Uber v Lyft: A story about making money in the cloud
Lyft raised eyebrows everywhere when it filed its S-1 in preparation for its IPO. It turns out Lyft is spending close to $100 million per year with AWS. In fact, it is a contractual obligation. The media gobbled up this story, and the widespread reaction was that Lyft’s cloud spend was way out of whack compared to non-cloud alternatives. Journalists and know-it-all tech pundits on social media painted visions of hipster bean counters treating the infrastructure budget as though it was made of Monopoly money. Lyft’s engineering team was clearly a bunch of kids in need of adult supervision. While that’s a possibility, perhaps there’s more to this story.
To get to the bottom of this, let’s start at the beginning. Uber invented the ride share market, which is always nice if you can do it. The company methodically established a network of drivers and built a phenomenal infrastructure that could track them and pair them with riders worldwide within seconds. With a three-year head start, deep pockets, and an insurmountable brand with drivers and riders alike, Uber became the “verb” for ride sharing before Lyft was an idea. Uber had a strong moat around its business, deep and wide as any.
By starting slow and iterating toward their ultimate business model, Uber was able to gradually work toward an infrastructure that could support a city, a few cities, regions and then countries. This head start enabled their market domination, with no credible competition. When Lyft started, it had no drivers, no riders and no platform. The company did not have the luxury of starting slow. It had to have comparable infrastructure on Day 1 to have any hope of attracting drivers and riders.
So, what did the company do? Broke out the credit card, created an AWS account and got to work. The founders didn’t wait for data centers to be built and leased. They didn’t wait for thousands of servers to be shipped in literal containers. Instead, they built a container-based microservices platform that allowed the company to rapidly move from prototype to scale. They took advantage of serverless and zero touch AWS services like DynamoDB and Lambda. With little knowledge of Uber’s inner workings, Lyft built its own platform in a fraction of the time and cost. And … it was good!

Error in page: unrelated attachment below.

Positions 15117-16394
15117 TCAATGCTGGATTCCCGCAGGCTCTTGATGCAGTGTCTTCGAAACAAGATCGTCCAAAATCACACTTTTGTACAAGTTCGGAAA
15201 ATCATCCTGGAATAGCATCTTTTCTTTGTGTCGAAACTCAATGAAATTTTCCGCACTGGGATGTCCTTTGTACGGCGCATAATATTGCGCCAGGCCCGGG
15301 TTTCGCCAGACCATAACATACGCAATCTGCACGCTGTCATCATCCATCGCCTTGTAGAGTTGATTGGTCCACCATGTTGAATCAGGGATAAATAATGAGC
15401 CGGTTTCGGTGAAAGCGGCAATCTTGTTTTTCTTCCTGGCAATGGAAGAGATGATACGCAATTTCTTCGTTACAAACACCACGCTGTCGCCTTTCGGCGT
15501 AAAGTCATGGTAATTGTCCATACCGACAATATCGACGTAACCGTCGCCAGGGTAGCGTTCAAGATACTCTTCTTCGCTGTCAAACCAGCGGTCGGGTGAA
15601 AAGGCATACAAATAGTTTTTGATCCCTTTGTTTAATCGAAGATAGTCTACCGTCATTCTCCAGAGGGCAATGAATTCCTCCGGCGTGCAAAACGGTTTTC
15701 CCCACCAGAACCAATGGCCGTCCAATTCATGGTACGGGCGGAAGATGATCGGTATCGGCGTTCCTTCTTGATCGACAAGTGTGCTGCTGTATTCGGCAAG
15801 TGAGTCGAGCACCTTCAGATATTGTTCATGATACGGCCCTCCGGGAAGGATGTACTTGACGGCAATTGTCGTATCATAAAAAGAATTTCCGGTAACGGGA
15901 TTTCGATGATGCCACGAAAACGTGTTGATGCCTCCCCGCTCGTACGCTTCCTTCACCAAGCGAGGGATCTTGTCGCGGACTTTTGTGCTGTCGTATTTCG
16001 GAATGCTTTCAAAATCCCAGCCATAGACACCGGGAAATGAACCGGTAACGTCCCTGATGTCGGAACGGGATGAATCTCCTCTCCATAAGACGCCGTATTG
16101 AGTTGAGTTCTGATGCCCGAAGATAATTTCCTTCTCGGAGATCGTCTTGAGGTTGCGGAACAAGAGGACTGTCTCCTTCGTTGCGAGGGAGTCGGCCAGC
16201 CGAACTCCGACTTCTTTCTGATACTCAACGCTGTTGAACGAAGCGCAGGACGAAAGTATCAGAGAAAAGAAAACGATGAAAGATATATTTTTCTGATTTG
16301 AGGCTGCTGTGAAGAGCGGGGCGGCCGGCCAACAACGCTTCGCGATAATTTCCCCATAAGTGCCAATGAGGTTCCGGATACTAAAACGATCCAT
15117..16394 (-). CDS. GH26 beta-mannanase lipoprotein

Six years later, Lyft prepares to IPO ahead of Uber. Though lagging in overall market share, Lyft continues to consistently narrow Uber’s advantage. Lyft has executed superbly and capitalized on Uber’s missteps. But none of this would have been possible without having first built infrastructure that could compete on Day 1. And where Uber could scale out its design using late-stage funding, Lyft had to do all this with its much smaller early-stage funding.
Until Uber files for its IPO, offering insight into the company’s financials, it’s difficult to do a true comparison of whether Lyft could save money today by shifting out of the cloud and into a design similar to Uber’s. But it is abundantly clear that Lyft was able to cross the formidable moat Uber had built as a direct result of their decision to build in the cloud six years ago.
Which infrastructure platform is cheaper on a dollar-for-dollar basis is irrelevant. Responsibly managing cost is always a key priority, but nothing is more important than positioning yourself to compete in your market and grow your business. Lyft is agile, ready to respond with similar speed as the now-competitive ride share market continues to evolve.
While Uber strives to repair its image and scales back its overly ambitious operations across the globe, Lyft iterates with impunity. While Lyft has a minimum spend with AWS, it has the freedom to reallocate that spend as it sees fit at any time. Uber can’t so easily replatform, particularly when it becomes a public company — any major change it makes in design will hit its balance sheet hard. Lyft can throw it all away tomorrow and rebuild in a dozen other ways. Its balance sheet won’t change a penny. Lyft has a nice moat of its own now, thanks to the cloud.